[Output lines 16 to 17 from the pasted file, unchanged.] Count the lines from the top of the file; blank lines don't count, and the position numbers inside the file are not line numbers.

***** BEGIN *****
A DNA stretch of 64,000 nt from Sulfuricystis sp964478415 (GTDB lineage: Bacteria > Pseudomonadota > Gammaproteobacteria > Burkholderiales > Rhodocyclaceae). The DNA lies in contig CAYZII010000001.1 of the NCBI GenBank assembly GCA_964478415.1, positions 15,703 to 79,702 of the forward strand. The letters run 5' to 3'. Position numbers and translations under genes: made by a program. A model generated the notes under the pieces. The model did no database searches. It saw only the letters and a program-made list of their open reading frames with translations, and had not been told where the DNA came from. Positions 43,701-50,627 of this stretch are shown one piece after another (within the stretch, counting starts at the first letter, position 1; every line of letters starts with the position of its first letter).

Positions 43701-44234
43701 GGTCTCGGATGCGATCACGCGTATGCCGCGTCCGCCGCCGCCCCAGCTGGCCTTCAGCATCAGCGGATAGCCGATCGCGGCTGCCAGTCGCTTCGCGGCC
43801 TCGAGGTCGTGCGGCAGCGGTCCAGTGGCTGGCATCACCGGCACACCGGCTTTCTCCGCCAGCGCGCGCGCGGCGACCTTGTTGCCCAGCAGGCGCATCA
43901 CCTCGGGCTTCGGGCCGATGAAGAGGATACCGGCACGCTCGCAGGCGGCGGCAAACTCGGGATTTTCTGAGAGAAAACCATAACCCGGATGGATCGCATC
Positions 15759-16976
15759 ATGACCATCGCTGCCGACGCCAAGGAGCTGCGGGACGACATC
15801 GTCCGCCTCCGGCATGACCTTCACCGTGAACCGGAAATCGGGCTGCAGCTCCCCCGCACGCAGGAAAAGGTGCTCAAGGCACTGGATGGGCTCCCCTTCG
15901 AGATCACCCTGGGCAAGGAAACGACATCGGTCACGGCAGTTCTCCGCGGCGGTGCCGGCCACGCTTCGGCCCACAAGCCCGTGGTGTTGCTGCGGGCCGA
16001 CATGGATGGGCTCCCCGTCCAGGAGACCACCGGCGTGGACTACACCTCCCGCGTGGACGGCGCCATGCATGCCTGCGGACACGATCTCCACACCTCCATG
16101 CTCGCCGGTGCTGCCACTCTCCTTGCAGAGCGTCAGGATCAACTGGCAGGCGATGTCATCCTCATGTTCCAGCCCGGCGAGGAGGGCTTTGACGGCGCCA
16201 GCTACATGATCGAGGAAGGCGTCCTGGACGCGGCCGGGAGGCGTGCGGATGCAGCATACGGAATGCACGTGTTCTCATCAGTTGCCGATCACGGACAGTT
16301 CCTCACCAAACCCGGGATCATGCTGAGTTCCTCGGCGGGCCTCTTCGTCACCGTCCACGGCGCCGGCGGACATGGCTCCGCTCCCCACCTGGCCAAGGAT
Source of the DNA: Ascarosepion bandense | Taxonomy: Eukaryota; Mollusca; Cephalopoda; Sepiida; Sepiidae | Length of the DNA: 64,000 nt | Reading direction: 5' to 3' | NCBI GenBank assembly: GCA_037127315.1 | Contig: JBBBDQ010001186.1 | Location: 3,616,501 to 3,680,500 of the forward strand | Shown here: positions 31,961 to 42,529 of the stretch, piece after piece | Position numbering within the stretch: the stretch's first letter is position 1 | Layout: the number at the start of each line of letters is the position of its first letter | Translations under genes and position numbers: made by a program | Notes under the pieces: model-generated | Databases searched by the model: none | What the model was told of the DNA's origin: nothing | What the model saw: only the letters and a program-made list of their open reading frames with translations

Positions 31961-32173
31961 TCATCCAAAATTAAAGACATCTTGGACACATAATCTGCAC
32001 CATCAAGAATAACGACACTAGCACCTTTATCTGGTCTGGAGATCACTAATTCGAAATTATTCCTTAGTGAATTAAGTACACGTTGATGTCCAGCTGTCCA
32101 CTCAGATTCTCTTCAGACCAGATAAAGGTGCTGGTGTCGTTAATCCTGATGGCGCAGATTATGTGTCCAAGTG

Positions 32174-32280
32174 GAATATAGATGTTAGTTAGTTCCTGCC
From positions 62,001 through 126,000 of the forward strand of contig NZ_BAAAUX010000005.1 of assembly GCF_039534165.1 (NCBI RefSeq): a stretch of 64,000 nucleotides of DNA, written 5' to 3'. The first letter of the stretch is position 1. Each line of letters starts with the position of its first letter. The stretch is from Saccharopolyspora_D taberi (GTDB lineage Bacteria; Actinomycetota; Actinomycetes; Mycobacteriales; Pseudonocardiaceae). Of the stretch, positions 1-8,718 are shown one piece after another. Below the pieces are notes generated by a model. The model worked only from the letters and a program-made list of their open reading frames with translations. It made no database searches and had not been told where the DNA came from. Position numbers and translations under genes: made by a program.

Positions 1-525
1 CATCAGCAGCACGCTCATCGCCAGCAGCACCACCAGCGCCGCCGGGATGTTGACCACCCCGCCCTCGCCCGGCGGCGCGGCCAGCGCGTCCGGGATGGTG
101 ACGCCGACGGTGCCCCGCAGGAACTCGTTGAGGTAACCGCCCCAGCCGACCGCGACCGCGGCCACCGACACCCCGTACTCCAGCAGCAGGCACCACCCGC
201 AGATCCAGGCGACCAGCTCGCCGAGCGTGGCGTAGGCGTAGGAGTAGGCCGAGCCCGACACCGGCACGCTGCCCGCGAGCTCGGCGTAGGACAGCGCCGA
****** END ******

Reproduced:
31961 TCATCCAAAATTAAAGACATCTTGGACACATAATCTGCAC
32001 CATCAAGAATAACGACACTAGCACCTTTATCTGGTCTGGAGATCACTAATTCGAAATTATTCCTTAGTGAATTAAGTACACGTTGATGTCCAGCTGTCCA